But, as Northern NY's Spectrum News reporter Brian Dwyer reported on May 22, that isn't the case with Lake Ontario's flooding. We're still feeling the effects of weather conditions dating back to the fall, and water levels may not be back to normal until this coming fall.

That makes it very hard to track the financial damage and study the reasons why some infrastructure failed.

"This is the event without a storm, but it's an event of all of the storms. It's going to continue to have an impact. That makes it very uniquely different for people in that the water didn't rise and fall, and then we go back to business as usual and get things cleaned up," said New York Sea Grant's Recreation and Tourism Specialist Dave White.

On Air: Help document the summer of high water on Lake Ontario and St. Lawrence River
North Country Public Radio and local NPR Stations, including WBFO 88.7 FM (Buffalo/Niagara), WSKG (Ithaca 90.9 FM),  WRVO FM (Oswego 89.9, Syracuse 90.3, Watertown 91.7, Clayton 89.3)


If you don't see the player above, it's because you're using a non-Flash device (eg, iPhone or iPad). You can download the mp3 file by clicking here (mp3). It may take a few minutes to download, so please be patient.

"Some areas have been inundated for months and other areas are experiencing a significant amount of erosion," New York Sea Grant's Mary Austerman told North Country Public Radio. From Buffalo and Rochester all the way down the St. Lawrence to Ogdensburg, docks and boathouses have been underwater, lawns and basements flooded, town wastewater systems affected."

"I was getting contacted by property owners themselves, asking for a way to document some of the impacts that their properties were experiencing," said Austerman.

As of mid-August, more than 700 people have filled out online surveys along Lake Ontario, with another 70 logged by those along the St. Lawrence River. These surveys - available until Aug. 31st - are separate from state efforts to gauge property damages and help pay for repairs.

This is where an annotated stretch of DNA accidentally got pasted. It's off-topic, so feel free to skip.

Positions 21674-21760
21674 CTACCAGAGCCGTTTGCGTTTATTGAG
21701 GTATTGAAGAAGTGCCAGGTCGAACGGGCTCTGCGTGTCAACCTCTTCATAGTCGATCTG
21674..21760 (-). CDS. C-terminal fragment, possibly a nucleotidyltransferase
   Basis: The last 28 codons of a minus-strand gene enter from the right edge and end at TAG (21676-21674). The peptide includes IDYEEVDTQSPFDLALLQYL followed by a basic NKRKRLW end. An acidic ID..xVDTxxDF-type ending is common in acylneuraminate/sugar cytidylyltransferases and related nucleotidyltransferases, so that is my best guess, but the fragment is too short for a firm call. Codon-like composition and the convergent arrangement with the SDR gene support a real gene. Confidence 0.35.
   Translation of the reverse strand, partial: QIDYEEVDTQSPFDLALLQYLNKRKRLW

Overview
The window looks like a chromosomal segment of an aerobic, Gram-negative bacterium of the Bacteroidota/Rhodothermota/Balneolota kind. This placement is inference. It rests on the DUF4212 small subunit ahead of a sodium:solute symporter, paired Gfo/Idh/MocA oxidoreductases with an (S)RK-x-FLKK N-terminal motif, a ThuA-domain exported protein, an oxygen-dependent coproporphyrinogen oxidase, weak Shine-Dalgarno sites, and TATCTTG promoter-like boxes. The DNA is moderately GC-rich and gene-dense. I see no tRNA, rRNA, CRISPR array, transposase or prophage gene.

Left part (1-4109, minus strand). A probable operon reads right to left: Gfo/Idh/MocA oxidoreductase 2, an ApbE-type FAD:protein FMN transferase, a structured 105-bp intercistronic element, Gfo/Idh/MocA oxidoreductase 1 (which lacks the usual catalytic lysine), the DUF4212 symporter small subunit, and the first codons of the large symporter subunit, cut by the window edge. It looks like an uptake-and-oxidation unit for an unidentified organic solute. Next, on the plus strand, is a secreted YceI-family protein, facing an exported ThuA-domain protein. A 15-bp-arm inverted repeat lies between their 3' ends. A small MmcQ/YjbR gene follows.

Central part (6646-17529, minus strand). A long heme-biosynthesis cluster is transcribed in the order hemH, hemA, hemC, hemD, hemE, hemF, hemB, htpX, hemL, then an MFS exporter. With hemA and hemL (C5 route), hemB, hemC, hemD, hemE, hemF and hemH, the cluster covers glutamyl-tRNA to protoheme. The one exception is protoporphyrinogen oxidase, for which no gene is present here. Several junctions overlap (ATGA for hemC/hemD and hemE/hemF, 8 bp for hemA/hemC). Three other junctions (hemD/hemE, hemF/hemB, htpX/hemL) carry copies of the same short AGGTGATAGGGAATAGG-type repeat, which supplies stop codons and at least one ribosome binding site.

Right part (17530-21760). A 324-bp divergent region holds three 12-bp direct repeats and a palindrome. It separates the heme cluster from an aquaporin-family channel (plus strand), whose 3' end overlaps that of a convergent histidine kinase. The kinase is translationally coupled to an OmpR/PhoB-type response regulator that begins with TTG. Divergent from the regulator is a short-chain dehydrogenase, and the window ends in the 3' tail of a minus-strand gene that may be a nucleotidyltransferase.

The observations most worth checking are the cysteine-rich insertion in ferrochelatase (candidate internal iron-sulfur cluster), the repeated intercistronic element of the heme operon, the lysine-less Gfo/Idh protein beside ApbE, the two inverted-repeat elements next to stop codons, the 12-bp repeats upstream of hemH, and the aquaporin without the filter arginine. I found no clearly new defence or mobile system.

If you don't see the player above, it's because you're using a non-Flash device (eg, iPhone or iPad). You can download the mp3 file by clicking here (mp3). It may take a few minutes to download, so please be patient.

The focus of these surveys is not on totaling monetary damages, said Austerman. New York State has set up hotlines for that and is offering millions of dollars to help pay for property damage. It is about recording what has happened and where.

"People forget quickly," she said. "This is just one way that we’re able to collect these reports in a standardized way - and we’re also collecting pictures so we’ll also have pictorial documentation of the event as well."

More Information

For more information, project leader Mary Austerman can be reached at 315-331-8415, mp357@cornell.edu or visit the New York Sea Grant Coastal Community Development Facebook page.


More Info: New York Sea Grant

New York Sea Grant (NYSG), a cooperative program of Cornell University and the State University of New York, is one of 33 university-based programs under the National Sea Grant College Program (NSGCP) of the National Oceanic and Atmospheric Administration (NOAA). The NSGCP engages this network of the nation’s top universities in conducting scientific research, education, training and extension projects designed to foster science-based decisions about the use and conservation of our aquatic resources. Through its statewide network of integrated services, NYSG has been promoting coastal vitality, environmental sustainability, and citizen awareness about the State’s marine and Great Lakes resources since 1971.

New York Sea Grant maintains Great Lakes offices at SUNY Buffalo, the Wayne County Cooperative Extension office in Newark and at SUNY Oswego. In the State's marine waters, NYSG has offices at Stony Brook University and Stony Brook Manhattan, in the Hudson Valley through Cooperative Extension in Kingston and at Brooklyn College. 

For updates on Sea Grant activities: www.nyseagrant.org has RSS, Facebook, Twitter, and YouTube links. NYSG produces a monthly e-newsletter, "NOAA Sea Grant's Social Media Review," via its blog, www.nyseagrant.org/blog. Our program also offers a free e-list sign up via www.nyseagrant.org/coastlines for its flagship publication, NY Coastlines/Currents, which is published 1-2 times a year.